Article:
It was announced yesterday that former New Jersey governor and one-time head of MF Global John Corzine won't be allowed anywhere near clients in the futures business. Though a lifetime ban, the man is already 70 years old and the damage done. Perhaps there is some more comfort in the $5 million fine levied against him in addition to the banishment, as the CFTC went so far as to obtain a consent decree stipulating that he couldn't use insurance proceeds to pay the penalty. This one is for once truly out-of-pocket.
I am not qualified to sit in judgement as to what constitutes appropriate punishment, only that in this case it appears the usual wrist slap wasn't so usual. Maybe authorities finally realize that the injury wasn't minor, though I doubt it. If anything, the heavier than normal penalties might have been applied in this case to get it to go away far out of any lingering popular imagination.
The issue always has been much more than misappropriated client funds. It speaks to the very nature of what banking has become, and it is nothing like banking. The saga of MF Global is the most candid if sordid example of finance as an operating principle in the monetary sector. Even cursory examination of the account reveals the twisted operating paradigm that passes for modern money and principles. That being the case, it would be no wonder authorities might be so interested in having it go away, trying hard, it appears, to claim a scalp this time in order that it will do so.
The full story of MF Global is a complex and lengthy one, so I will only recap briefly here some of what I have written before (many others have done far better tugging at all the inconsistent strands). This, for example, from March 2014 is as good a starting point as any:
There is a whole lot of legal opinion incorporated in the MF Global case, and not an insignificant amount of very cutting and even reasonable conspiracy theory. From the outset, there is a distinction between futures markets and actual property, though that kind of transaction straddles both. Under the CFTC rules and procedures, the futures market is supposed to operate like a physical equivalent, but anyone participating there better know that this is at best a hybrid. This is not to say that those unfortunate investors that were tied up in the unseemly mess deserved their fate, far from it, only that there is a vital distinction here where a window was open to change property into finance. In that disaster we see exactly the change in character where banks have undertaken a leading position in the order of arrangements. To think that this has no wider and downstream effects in the real economy is to be blind.
It really is quite simple, leading us back to where TBTF came from. In finance, banks are the center; in traditional money, they are tangential, at best custodians. Inevitably, however, someone will bring up the Great Depression as if a refutation, where traditional money was supposedly no barrier to grand and catastrophic disaster. To that I will always reply with two words, those signifying the exact time where all this started to move: "borrowed reserves."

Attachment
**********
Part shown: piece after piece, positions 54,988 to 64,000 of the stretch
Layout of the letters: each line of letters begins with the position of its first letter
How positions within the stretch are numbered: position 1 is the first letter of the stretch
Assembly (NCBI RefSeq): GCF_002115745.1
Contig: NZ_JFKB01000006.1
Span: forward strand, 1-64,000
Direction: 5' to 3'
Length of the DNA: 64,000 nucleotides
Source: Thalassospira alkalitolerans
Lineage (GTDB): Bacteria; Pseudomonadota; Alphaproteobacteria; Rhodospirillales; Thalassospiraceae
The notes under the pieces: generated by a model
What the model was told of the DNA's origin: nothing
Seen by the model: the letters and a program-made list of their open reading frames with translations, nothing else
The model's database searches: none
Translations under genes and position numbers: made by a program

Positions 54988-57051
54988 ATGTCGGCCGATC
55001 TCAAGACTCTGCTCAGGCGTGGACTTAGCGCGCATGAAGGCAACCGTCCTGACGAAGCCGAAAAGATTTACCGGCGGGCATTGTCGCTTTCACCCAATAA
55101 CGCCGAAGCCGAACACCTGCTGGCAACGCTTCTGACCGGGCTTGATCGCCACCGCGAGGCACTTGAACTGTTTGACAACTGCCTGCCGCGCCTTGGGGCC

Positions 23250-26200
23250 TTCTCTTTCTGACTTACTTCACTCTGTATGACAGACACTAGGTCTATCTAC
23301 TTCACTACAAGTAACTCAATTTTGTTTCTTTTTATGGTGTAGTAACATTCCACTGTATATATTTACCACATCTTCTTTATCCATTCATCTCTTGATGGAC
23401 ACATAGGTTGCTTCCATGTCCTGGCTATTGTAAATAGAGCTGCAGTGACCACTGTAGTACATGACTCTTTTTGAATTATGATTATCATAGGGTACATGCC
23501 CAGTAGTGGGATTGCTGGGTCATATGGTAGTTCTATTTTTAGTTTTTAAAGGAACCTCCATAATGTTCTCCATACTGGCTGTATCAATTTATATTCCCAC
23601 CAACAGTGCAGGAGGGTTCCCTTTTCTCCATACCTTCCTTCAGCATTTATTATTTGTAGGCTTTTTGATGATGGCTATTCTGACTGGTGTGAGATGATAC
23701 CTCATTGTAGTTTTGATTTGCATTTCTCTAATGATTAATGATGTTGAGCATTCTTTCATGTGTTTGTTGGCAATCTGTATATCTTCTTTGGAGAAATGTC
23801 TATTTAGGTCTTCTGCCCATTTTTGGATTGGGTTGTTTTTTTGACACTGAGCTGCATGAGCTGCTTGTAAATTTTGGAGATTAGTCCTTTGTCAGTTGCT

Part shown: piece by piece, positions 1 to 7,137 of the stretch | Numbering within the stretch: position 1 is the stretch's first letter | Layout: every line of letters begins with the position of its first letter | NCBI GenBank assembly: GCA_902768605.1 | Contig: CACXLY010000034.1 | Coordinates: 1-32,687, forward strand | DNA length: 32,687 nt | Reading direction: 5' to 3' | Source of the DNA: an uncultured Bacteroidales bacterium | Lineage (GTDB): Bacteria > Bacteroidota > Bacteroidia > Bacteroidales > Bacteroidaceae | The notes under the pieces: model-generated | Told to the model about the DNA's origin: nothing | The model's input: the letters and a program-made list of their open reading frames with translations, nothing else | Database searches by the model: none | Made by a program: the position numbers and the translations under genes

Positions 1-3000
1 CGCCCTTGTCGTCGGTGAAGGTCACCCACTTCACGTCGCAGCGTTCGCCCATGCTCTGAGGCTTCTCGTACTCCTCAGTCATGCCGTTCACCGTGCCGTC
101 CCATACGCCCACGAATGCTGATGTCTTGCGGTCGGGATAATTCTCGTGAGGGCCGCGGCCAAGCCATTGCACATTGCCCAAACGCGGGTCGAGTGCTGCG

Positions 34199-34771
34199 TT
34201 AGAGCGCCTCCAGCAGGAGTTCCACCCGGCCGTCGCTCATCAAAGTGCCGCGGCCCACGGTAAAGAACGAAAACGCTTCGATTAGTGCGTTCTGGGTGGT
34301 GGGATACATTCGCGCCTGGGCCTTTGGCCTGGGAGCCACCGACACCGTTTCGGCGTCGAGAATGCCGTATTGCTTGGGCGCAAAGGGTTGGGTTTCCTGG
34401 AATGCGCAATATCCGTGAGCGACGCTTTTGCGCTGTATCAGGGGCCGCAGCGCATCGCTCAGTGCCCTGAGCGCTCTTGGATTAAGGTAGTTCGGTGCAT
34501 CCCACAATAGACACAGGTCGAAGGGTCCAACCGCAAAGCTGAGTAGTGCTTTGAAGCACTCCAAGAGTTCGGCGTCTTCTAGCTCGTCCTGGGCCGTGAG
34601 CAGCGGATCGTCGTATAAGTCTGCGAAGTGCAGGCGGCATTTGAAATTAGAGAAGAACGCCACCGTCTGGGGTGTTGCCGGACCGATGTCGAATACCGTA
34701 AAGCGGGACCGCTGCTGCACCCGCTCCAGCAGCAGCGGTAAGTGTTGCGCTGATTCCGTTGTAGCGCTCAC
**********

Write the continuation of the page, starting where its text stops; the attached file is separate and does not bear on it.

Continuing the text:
It's simply not enough to realize that there is no difference between a $20 bill and a $1 dollar bill except the symbols and numbers printed on them by the authorized government agents. The number of people left among us who lived under a regime where that actually mattered is exceedingly small now and will (unfortunately) disappear into history very shortly. In very simple terms, the more fungible money becomes, the more central role will be taken by banks.
Ironically, the introduction of technology allowed the exchange of ledger balances, transactions that needed no physical settlement, thus rendering clearing even more mechanical. But introducing widespread "ledger money" meant also a break in the limitations supplied by money as physical property. If money is solely property, the bank can never be anything more than a property agent providing a clearing and custodial service, a systemically minor task. However, breaking the physical limitation was the transformation that made the desires toward potentially unlimited finance possible - what was transformed was the balance between banks operating in finance and those operating as custodians.
Once money is transformed into something intangible, the bank is also transformed in both function and situation - the balance between finance and property custodian was obliterated, as banks became largely all the former at the expense of the latter. We saw exactly this process in the late 1960's and early 1970's, as eurodollars took on an increasing role in global trade settlement - and the only realistic means of settlement after 1971. But in the eurodollar market, ledger money is the sole and predicate resource foundation, meaning banks are not clearing via physical transactions, but rather extending credit and providing "risk transformations." The bank moves from the background to the forefront.
This is, of course, not strictly a monetary issue; it is exceedingly an economic one, too. Under financialism, if banks founder then the economy will follow. And if the "best and brightest" of central bankers can't fix the banks, then after almost a decade they might even give up trying and leave us all stuck in the depression of still purely financialized hell.
This needs to be one of the key elements of reform: to move banks back into the background, but not the shadows from where these modern versions suddenly leapt forward decades ago, and keep them there. Close study and recollection of MF Global even after so many years will aid greatly in understanding why. You need not rely on my word for it, as the bankruptcy and contentious nature of its fall put it all, for once, right out there in the open.